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Blitz Club days: 'if you didn’t look good, you weren’t coming in - no matter how famous you were'

·3-min read
Steve strange blitz - Rex
Steve strange blitz - Rex

Between 1979 and 1980, London nightclub Blitz was where New Romantics, from Boy George to Jean Paul Gaultier and Princess Julia would go to showcase their most extravagant looks. Mick Jagger was famously not allowed in, while David Bowie was greeted in amazement.

Milliner Stephen Jones tells Luxury about creating his look, why being dubbed 'fashionable' was the kiss of death and what happened inside. 

"Britain was very poor in 1979, when I was 22. There were huge mountains of rubbish in Leicester Square due to no refuse collection in central London for a month and a half. The rats were unbelievable. I had been a punk, but I was a New Romantic by then, and we had to create a new world, because this one wasn’t for us.

I’d go to Blitz, the Covent Garden nightclub open between 1979 and 1980, with a group from Central Saint Martins on Tuesday nights. Week after week, people looked their most extraordinary. It wasn’t just about dressing up for the evening; we thought we were dressing up for life.

stephen jones blitz club - Getty
stephen jones blitz club - Getty

Steve Strange was our ringleader, and Princess Julia and Kim Bowen were at the centre of the scene. Boy George was coat checking at the time, but he was already a figure around town because he dressed more extraordinarily than anybody else - and he was amazingly funny. A lot of designers like John Galliano and Jean Paul Gaultier would also go.

We’d plan our outfits on Sunday afternoons. I put my look together from what I had and what I could make in that short amount of time. I looked like Little Lord Fauntleroy in a black velvet suit with britches, white stockings, patent shoes and a pleated beret.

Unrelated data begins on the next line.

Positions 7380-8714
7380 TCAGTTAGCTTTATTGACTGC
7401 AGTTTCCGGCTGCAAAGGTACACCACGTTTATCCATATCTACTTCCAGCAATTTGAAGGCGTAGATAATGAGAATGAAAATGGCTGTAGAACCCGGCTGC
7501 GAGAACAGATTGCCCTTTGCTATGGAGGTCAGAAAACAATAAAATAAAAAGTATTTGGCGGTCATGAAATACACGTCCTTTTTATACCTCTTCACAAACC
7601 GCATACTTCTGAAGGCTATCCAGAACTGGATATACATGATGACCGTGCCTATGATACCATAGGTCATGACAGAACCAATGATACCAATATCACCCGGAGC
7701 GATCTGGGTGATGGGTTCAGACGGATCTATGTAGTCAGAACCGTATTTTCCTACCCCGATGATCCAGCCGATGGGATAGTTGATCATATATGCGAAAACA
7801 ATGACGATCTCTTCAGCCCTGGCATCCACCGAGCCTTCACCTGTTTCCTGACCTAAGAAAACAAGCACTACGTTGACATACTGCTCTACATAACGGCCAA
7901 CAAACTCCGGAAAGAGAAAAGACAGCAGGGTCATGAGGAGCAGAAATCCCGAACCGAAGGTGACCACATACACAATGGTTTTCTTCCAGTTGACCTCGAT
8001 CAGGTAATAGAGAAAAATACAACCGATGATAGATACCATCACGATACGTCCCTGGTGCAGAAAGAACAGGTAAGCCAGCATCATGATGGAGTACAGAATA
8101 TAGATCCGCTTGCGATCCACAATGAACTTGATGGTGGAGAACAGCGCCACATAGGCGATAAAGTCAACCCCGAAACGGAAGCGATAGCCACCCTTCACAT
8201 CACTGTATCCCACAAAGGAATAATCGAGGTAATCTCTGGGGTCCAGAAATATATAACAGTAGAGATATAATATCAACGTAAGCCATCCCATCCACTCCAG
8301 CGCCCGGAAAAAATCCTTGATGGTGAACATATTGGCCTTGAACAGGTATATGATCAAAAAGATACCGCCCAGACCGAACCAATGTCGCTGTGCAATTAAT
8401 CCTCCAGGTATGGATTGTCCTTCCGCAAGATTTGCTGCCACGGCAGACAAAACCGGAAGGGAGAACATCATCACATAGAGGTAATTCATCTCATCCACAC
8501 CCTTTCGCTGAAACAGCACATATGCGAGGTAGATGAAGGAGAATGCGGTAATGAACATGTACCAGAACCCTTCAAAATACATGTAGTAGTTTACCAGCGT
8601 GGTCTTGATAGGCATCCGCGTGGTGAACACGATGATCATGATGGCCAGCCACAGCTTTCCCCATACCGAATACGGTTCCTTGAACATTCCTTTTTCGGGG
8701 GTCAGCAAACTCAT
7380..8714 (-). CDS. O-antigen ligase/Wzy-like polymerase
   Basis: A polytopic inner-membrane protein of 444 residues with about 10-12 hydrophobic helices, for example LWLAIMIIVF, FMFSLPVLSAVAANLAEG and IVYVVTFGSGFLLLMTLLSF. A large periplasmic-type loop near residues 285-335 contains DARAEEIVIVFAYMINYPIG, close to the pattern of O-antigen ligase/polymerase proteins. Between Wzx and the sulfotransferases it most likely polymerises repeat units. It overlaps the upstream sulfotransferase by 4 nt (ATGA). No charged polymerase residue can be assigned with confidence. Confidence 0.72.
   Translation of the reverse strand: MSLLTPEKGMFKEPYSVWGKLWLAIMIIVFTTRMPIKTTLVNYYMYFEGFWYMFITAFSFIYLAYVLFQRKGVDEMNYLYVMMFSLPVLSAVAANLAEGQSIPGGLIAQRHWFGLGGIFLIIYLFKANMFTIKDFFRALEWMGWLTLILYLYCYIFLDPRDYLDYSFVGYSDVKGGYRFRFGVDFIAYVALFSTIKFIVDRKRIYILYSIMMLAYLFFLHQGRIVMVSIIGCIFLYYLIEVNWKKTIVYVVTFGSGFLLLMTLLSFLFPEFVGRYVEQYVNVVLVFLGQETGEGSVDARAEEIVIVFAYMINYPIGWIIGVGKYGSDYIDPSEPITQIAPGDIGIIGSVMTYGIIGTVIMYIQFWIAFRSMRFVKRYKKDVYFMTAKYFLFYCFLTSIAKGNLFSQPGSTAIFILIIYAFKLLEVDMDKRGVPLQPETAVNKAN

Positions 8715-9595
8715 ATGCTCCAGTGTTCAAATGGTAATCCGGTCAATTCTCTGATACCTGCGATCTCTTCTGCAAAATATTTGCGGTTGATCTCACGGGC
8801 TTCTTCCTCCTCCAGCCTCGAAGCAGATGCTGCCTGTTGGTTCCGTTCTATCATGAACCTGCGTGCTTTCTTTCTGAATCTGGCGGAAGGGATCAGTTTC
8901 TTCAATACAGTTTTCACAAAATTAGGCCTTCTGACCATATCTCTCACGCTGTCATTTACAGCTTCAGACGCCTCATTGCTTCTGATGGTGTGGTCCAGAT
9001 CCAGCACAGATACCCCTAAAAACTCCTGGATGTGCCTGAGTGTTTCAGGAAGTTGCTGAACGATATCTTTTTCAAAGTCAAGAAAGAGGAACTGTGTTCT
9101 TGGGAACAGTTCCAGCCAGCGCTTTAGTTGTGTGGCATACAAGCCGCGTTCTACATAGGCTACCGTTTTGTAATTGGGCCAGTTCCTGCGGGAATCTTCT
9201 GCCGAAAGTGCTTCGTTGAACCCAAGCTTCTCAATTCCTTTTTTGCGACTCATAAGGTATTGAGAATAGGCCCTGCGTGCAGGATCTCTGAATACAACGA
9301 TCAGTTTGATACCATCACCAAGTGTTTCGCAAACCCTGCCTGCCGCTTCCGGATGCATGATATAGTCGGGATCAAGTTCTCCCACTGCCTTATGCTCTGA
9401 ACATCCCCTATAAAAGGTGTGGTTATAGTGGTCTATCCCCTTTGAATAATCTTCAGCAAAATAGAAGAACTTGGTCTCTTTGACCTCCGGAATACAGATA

It was about dressing up and working a look, never about attracting someone. If you copied somebody else’s look, you were drummed out to Coventry, and the kiss of death would have been someone telling you that you looked ‘fashionable’.

Bob Geldof David Bowie Blitz - Rex
Bob Geldof David Bowie Blitz - Rex

Steve and Kim’s door policy was very strict. If you didn’t look good, you weren’t coming in - no matter how famous you were. Mick Jagger got rejected, but David Bowie was greeted with wonderment. I don’t really know happened outside, because I always walked straight in.

Inside, everybody would pose by the bar. Nobody had money, so we wouldn’t drink much; our drug was fashion, not alcohol. Fade to Grey by Visage reminds me most of Blitz. My hats are in the video, Steve is in it - my silhouette is even in it, playing the trombone. I think I got paid £10!

Many of the Blitz goers are now leaders in their field, and a lot of them were my first millinery clients. It was quite something to make hats for Steve Strange, Kim Bowen and Diana Princess of Wales at the same time."

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